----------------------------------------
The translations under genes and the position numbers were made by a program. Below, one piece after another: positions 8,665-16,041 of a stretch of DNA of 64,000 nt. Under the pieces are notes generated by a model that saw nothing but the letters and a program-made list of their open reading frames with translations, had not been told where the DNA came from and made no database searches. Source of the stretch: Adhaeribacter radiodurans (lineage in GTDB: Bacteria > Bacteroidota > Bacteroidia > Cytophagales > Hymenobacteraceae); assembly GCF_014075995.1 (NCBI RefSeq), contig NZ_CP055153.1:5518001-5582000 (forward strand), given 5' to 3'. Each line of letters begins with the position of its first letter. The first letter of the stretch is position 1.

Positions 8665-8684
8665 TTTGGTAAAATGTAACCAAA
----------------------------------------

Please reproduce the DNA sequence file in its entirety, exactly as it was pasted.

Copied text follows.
The translations under genes and the position numbers were made by a program. Below, one piece after another: positions 8,665-16,041 of a stretch of DNA of 64,000 nt. Under the pieces are notes generated by a model that saw nothing but the letters and a program-made list of their open reading frames with translations, had not been told where the DNA came from and made no database searches. Source of the stretch: Adhaeribacter radiodurans (lineage in GTDB: Bacteria > Bacteroidota > Bacteroidia > Cytophagales > Hymenobacteraceae); assembly GCF_014075995.1 (NCBI RefSeq), contig NZ_CP055153.1:5518001-5582000 (forward strand), given 5' to 3'. Each line of letters begins with the position of its first letter. The first letter of the stretch is position 1.

Positions 8665-8684
8665 TTTGGTAAAATGTAACCAAA